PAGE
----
“Doctor Who: The Web of Fear” (1968) is a six-part adventure that has been restored and digitally remastered thanks to the discovery of a batch of missing episodes last year. Previously available exclusively on iTunes, “The Web of Fear” introduces the Second Doctor (Patrick Troughton). On DVD from BBC Home Entertainment … “The Good Witch’s Garden” (2008), starring Catherine Bell and Chris Potter, is the second chapter in the ongoing Hallmark Channel Original Movie “Good Witch” series. Settling into Grey House and continuing her romance photo for The Good Witch's Garden with the town sheriff, Cassie works to fit in and to turn Grey House into a bed and breakfast … but is surprised when a stranger declares he is the legal owner of the house. From Cinedigm … “The King Family Classic Television Specials Collection Volume 1” features four 1968 and 1969 holiday specials from the famous singing King Family: “Easter With The King Family,” “Mother’s Day With The King Family,” “September/Back-to-School With The King Family” and “June With The King Family.” In 1967, following the success of their hit television series “The King Family Show,” the Family launched a series of popular monthly syndicated TV specials which would spawn a show business phenomenon. Over the next five years the Kings produced and starred in 17 specials (most of which re-aired annually for nearly a decade), released six top-selling albums, headlined a second TV series, and appeared in concert at the nation’s top venues including The Hollywood Bowl. On DVD, $19.95, from MVD Entertainment … “Newhart: The Complete Third Season” (1984-85) is a three-disc set with 22 episodes, $29.93. In this season, Dick Loudon (Newhart) and his wife Joanna (Mary Frann) have their hands full running their quaint colonial inn. In addition to the seemingly never-ending parade of unusual guests, they must contend with the quirky antics of their employees and friends: the spoiled maid Stephanie (Julia Duffy), dim-bulb handyman George (Tom Poston), and the back(wards)woodsmen Larry, Darryl, and Darryl (William Sanderson, Tony Papenfuss, and John Voldstad). On DVD from Shout! Factory.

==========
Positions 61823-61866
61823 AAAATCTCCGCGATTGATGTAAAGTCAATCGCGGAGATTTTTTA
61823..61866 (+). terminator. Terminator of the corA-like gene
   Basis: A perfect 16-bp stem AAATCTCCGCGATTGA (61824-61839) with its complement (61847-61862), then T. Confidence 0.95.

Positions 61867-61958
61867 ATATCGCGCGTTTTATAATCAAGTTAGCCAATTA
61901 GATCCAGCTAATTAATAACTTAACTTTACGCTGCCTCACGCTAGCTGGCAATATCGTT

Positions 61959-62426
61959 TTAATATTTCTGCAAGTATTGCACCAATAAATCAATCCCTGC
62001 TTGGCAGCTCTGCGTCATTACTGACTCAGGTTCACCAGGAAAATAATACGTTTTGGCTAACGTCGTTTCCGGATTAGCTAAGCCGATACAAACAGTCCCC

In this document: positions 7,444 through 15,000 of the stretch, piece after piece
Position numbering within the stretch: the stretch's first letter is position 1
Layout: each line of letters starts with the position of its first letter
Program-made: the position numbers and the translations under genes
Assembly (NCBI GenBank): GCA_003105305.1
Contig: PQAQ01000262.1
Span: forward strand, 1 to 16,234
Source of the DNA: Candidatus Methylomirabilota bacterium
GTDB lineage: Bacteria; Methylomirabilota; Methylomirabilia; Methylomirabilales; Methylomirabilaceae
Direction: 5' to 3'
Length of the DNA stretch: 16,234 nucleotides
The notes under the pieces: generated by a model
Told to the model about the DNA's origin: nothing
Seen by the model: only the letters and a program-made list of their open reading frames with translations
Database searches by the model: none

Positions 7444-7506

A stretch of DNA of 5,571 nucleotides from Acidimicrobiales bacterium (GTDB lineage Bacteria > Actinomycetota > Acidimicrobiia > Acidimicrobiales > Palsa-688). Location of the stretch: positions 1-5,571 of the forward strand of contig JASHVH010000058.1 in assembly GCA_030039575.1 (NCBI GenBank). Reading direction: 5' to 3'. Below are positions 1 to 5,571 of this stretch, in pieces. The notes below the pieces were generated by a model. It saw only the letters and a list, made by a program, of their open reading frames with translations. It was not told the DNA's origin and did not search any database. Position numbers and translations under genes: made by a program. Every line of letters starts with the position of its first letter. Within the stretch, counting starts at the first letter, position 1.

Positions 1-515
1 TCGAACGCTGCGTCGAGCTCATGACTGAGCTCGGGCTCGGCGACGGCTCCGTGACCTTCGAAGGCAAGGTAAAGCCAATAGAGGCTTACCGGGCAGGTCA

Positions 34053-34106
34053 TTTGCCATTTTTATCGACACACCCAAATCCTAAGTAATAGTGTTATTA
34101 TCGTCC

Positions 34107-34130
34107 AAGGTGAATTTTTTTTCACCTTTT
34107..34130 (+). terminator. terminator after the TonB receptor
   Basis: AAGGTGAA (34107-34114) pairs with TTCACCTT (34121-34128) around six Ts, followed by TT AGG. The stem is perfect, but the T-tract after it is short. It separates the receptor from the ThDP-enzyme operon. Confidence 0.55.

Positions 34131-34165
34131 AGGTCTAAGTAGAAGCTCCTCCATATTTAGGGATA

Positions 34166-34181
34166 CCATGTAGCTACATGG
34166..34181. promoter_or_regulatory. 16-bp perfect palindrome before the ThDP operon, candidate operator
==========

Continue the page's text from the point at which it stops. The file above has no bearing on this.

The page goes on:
Buzzin’ the ‘B’s: